Friday, June 18, 2010

Palimpsest (Novella)

Novella by Charles Stross

Originally published in Wireless: The Essential Collection

For a Novella, there isn't really enough to this story.

It is a brilliant bit of worldbuilding, especially the ideas behind how the stasis works and how they plan to keep Earth alive for so much longer against the natural lifespan of the galaxy. The time travel mechanism required by the narrative is an interesting and slightly different one and I enjoyed how Stross explored that. The "Brief Alternate History of the Solar System" segments were particularly good.

I do have a few problems with this novella, however. The second person narrative bits at the beginning of most chapters are pointless and annoying. I realize Stross wants to differentiate the possible alternate Pierces from "our" Pierce, but he doesn't really achieve this until the last few times, it remains annoying-as-hell even after we get it, and really how does making alternate versions of a third person narrative into second person make any sense anyway. Use a different font or something, I don't know.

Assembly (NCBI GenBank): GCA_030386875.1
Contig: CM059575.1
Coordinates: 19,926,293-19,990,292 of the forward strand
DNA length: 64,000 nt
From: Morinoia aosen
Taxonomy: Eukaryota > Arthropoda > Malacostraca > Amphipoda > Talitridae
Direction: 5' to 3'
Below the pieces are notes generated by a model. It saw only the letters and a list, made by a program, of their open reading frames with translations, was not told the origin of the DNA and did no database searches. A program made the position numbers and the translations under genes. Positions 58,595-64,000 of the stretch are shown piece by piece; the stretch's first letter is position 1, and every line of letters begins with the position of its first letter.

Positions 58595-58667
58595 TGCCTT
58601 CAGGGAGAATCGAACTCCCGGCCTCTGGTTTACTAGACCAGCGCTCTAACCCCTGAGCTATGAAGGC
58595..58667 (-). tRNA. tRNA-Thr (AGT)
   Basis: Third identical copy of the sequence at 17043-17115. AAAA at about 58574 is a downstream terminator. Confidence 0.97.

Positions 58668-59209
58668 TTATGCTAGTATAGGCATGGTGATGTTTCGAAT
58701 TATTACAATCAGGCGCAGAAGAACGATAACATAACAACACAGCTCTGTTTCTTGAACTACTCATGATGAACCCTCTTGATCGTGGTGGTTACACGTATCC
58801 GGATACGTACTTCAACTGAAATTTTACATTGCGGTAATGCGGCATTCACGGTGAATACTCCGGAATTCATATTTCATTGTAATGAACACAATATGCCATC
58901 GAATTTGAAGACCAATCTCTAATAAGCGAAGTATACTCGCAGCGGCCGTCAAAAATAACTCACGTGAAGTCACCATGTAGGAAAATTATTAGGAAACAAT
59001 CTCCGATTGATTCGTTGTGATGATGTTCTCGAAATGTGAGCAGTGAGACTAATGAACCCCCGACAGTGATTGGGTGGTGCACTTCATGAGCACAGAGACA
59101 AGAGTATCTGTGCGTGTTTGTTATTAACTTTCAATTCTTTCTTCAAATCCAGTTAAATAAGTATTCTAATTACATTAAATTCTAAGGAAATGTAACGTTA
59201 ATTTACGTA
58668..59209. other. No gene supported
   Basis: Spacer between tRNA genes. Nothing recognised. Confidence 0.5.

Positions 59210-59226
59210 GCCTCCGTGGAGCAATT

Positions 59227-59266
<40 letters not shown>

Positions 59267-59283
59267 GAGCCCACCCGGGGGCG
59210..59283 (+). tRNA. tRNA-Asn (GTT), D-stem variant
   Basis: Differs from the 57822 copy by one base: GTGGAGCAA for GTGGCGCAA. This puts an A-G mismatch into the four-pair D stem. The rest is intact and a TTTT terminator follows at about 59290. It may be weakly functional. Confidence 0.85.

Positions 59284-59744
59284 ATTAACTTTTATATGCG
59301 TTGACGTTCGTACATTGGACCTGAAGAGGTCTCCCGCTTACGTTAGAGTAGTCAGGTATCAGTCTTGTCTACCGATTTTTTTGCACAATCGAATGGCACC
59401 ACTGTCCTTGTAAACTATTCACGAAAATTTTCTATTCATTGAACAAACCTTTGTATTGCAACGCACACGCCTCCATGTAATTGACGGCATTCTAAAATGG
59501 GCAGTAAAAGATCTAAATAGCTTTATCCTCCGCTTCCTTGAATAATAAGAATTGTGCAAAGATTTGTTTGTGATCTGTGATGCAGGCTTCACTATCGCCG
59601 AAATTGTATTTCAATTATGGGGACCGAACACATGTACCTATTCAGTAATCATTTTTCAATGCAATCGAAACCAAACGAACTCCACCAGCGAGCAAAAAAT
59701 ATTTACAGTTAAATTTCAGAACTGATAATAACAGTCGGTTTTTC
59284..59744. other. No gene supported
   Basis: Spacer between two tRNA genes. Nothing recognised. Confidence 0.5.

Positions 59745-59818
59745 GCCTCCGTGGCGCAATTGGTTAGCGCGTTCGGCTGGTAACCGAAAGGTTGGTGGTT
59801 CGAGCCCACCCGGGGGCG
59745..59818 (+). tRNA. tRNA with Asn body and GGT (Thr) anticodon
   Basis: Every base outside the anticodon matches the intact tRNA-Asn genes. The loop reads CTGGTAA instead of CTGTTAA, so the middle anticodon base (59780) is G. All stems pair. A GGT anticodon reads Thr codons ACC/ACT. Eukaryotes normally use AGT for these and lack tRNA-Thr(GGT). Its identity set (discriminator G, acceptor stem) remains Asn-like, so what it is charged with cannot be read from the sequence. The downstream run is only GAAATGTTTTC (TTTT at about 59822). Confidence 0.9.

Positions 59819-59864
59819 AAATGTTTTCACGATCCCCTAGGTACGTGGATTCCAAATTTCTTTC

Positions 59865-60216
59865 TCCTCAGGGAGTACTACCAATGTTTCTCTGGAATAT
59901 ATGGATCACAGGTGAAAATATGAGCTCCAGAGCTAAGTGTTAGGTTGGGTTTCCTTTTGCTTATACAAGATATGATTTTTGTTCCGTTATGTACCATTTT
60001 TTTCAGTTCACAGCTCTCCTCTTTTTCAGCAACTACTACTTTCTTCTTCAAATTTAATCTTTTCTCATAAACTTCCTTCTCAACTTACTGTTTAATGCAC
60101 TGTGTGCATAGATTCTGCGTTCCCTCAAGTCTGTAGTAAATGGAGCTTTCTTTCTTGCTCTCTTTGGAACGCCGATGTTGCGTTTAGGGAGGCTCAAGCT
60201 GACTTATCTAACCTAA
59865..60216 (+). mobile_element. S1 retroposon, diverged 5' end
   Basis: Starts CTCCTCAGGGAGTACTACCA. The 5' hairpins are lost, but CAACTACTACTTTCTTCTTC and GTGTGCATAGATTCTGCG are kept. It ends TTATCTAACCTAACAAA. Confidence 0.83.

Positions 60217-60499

Besides that, I was a bit annoyed by the invocation of Kafka, both as the appearance of the Internal Affairs guy and with a section called "The Trial" in which he appears. There wasn't enough actual reference to Kafka's "The Trial," or any other bit of his writing to justify this. There was bordering on 0 reference to Kafka besides Stross name-dropping him a few times. It annoys me when allusions are made to things like this for no good reason, and not really tied into the writing in any other way. If he wanted to have a guy look like Heinlein, I'd have loved it. Or if he wanted to really reference "The Trial" a lot in that section of this novella I'd have been okay with Kafka. But I don't like the randomness of what could have been a meaningful literary allusion. It seems like it just wants to name drop a bit in hopes of sounding more thoughtful.

Which is too bad, because the story is pretty thoughtful as it is. I love a good time travel story, and this one is intense, suspenseful, and has possibly the grandest scale and best sense of wonder I've ever experienced from a time travel story. But there isn't much more to it. Like I said, this piece oozes Heinlein.

So I'd recommend that anyone who enjoys time travel stories (or Heinlein) even a little bit should read this one. But I can't recommend it as an award nominee. 4 out of 5 paradoxes overwritten.

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